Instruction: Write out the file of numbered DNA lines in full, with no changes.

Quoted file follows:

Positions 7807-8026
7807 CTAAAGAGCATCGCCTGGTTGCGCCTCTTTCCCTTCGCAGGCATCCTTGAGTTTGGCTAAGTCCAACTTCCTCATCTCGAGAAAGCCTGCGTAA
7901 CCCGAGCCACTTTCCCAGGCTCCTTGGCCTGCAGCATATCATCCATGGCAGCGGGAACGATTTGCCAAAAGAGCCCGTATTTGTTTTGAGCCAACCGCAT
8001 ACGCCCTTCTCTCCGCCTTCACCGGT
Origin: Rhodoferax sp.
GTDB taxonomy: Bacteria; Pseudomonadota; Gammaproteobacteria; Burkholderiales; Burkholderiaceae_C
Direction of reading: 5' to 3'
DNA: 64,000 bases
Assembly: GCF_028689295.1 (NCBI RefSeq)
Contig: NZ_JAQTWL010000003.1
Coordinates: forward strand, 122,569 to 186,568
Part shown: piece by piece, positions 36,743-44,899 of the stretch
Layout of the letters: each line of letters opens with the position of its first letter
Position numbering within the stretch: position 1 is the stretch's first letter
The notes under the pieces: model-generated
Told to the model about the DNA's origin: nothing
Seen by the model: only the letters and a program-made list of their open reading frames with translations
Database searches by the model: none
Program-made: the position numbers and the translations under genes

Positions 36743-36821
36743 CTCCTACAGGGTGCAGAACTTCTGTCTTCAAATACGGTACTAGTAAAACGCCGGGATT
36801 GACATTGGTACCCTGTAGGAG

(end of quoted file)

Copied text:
Positions 7807-8026
7807 CTAAAGAGCATCGCCTGGTTGCGCCTCTTTCCCTTCGCAGGCATCCTTGAGTTTGGCTAAGTCCAACTTCCTCATCTCGAGAAAGCCTGCGTAA
7901 CCCGAGCCACTTTCCCAGGCTCCTTGGCCTGCAGCATATCATCCATGGCAGCGGGAACGATTTGCCAAAAGAGCCCGTATTTGTTTTGAGCCAACCGCAT
8001 ACGCCCTTCTCTCCGCCTTCACCGGT
Origin: Rhodoferax sp.
GTDB taxonomy: Bacteria; Pseudomonadota; Gammaproteobacteria; Burkholderiales; Burkholderiaceae_C
Direction of reading: 5' to 3'
DNA: 64,000 bases
Assembly: GCF_028689295.1 (NCBI RefSeq)
Contig: NZ_JAQTWL010000003.1
Coordinates: forward strand, 122,569 to 186,568
Part shown: piece by piece, positions 36,743-44,899 of the stretch
Layout of the letters: each line of letters opens with the position of its first letter
Position numbering within the stretch: position 1 is the stretch's first letter
The notes under the pieces: model-generated
Told to the model about the DNA's origin: nothing
Seen by the model: only the letters and a program-made list of their open reading frames with translations
Database searches by the model: none
Program-made: the position numbers and the translations under genes

Positions 36743-36821
36743 CTCCTACAGGGTGCAGAACTTCTGTCTTCAAATACGGTACTAGTAAAACGCCGGGATT
36801 GACATTGGTACCCTGTAGGAG